Most people who drink decaffeinated coffee do so because it doesn’t make them jittery or keep them awake. But some believe it’s better for them than regular coffee—even though coffee has been cleared of nearly all health charges, and may actually be beneficial. Is decaf somehow healthier than regular coffee? Or does the decaffeination process itself represent a health risk? On the other hand, many Americans are drinking tea because they’ve heard how healthy it is. If they drink decaf tea, they may wonder, do they get the health benefits? Here are answers to these and other questions.
How much caffeine does decaf contain?
It must have at least 97 percent of the caffeine removed. That leaves about 5 milligrams, compared to the 100 to 150 milligrams in 6 ounces of brewed coffee. Tea starts with much less caffeine, so most decaf tea has even less caffeine than decaf coffee.
How is coffee or tea decaffeinated?
There are three methods to extract the caffeine: using organic chemical solvents (methylene chloride or ethyl acetate), carbon dioxide or the water method (also known as the Swiss Water method). Since ethyl acetate is derived from fruit, coffee de-caffeinated via this solvent is sometimes described as "natural" decaf. Some coffee or tea processors use different methods for their various products.
Is one type of decaf preferable?
No. Over the years there have been worries about decaf processed with methylene chloride because studies had found that this chemical caused cancer when inhaled by lab animals (which is why it was banned in hair sprays). But there was no carcinogenic effect when the animals drank the chemical. In any case, the residue in decaf is virtually nil, and there’s no evidence of any danger for humans drinking decaf. The Food and Drug Administration (FDA) has approved the compound for use in decaffeination. Many companies, including Starbucks, use methylene chloride because consumers tend to prefer the taste compared to, say, water-filtered decaf, which usually tastes blander.
Does regular coffee pose any health risks?
Coffee has been blamed for causing many ailments, but in nearly every instance it has been declared not guilty, as we have reported over the years. It was linked to heart disease and pancreatic cancer—but then exonerated. Some researchers still worry that coffee drinking may promote hypertension; most studies, however, have found no such effect. A few studies have suggested that large quantities of coffee (regular or decaf) can boost blood cholesterol slightly, but most research has found no increase in cholesterol or cardiovascular risk. One exception: drinking five or more cups of unfiltered coffee, brewed in a French press (a pot with a plunger), raises cholesterol.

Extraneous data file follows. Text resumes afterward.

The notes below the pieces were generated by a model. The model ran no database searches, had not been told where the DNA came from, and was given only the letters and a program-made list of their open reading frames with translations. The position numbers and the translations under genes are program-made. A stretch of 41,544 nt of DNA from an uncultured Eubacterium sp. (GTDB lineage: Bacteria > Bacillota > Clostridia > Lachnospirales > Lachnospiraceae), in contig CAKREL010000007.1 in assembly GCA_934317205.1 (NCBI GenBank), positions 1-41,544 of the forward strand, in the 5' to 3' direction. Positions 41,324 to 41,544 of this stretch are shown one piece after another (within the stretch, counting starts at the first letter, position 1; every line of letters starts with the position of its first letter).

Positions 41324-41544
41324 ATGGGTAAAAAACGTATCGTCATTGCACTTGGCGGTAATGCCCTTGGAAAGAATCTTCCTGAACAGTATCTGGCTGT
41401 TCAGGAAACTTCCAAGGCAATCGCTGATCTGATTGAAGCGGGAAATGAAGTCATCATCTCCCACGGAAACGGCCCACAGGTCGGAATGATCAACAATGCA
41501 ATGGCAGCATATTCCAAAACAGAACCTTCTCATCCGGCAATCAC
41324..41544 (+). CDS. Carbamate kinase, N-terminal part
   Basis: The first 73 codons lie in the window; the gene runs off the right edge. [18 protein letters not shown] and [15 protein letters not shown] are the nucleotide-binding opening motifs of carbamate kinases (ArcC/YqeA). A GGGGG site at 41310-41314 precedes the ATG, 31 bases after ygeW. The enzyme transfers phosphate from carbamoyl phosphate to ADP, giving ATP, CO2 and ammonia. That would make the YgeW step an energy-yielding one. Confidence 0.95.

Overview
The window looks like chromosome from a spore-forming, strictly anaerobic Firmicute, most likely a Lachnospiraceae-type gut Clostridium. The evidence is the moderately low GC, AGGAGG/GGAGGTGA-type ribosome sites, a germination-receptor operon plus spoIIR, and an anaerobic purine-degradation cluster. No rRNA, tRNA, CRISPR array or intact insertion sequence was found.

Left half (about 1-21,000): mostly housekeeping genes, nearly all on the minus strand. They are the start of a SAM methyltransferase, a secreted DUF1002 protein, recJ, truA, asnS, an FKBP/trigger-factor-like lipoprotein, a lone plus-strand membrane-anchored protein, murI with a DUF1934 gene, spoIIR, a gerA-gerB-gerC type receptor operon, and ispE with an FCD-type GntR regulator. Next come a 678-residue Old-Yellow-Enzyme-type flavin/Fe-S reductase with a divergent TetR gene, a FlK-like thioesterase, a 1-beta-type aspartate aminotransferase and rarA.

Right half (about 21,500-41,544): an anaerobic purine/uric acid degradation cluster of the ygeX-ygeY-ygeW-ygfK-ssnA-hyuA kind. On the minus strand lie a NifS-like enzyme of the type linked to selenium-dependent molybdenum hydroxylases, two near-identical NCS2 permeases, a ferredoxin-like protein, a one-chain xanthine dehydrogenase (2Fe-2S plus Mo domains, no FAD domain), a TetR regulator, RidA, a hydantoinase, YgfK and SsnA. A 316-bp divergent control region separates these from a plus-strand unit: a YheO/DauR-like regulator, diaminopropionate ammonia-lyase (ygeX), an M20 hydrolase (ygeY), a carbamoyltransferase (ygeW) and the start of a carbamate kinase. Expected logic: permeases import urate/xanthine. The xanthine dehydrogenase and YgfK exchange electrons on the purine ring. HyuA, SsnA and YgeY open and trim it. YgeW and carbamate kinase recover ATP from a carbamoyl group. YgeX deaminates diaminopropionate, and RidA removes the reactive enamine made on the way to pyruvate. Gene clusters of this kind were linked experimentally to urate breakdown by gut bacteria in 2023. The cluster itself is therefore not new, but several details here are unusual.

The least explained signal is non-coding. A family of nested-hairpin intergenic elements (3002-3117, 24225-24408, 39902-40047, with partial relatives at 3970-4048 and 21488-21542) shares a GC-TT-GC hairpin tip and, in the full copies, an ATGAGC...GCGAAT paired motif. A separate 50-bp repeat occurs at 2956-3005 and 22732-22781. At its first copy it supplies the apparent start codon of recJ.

Caffeine actually has potential benefits. Besides boosting alertness, it has an analgesic effect, which is why it is added to some pain relievers. Several studies also suggest it helps prevent Parkinson’s disease. A review of 18 studies, published in the Archives of Internal Medicine, suggested that high intakes of regular and decaf coffee, along with tea, may reduce the risks of Type 2 diabetes. And there’s evidence suggesting it may help against gallstones and dental cavities.
What about decaf—does it pose any risks?
Though decaf has been less studied than regular coffee, it too has been the focus of several health scares that have so far not panned out. For instance, a study of women in Iowa found that those drinking four or more cups a day of decaf had an elevated risk of rheumatoid arthritis, but another study, from Harvard, found no such link.
Decaf can, however, have some of the same effects on the body as regular coffee. It too can cause heartburn or irritate stomach ulcers in susceptible people. And oddly enough, even without the caffeine, it too can stimulate the nervous system and briefly boost blood pressure in those unaccustomed to coffee, according to Swiss researchers. But coffee, decaf or regular, does not cause hypertension.
Is decaffeinated tea as healthful as regular?
No one knows. The studies suggesting health benefits have looked at people who drink a lot of regular tea, not decaf. The benefits apparently come from antioxidant compounds called flavonoids. Decaf tea generally contains less of these, though flavonoid content varies widely among teas, so it is hard to predict. The levels also depend on how the tea was processed. Moreover, not all types of flavonoids are lower in decaf tea, and it’s not known which ones are most important. A few studies suggest that decaffeinated teas do have potential anti-cancer effects. For instance, one study found that smokers who drank four cups of decaffeinated green tea daily for four months had significantly reduced DNA damage, as shown by urine tests. Another study gauged the total antioxidant capacity of various teas and found that some decafs rank higher than some regular teas.
On the horizon: Researchers are now working on breeding coffee plants that will have up to 98 percent less caffeine. But making these plants commercially viable looks like it will take years.
Originally published May 2008. Updated April 2013.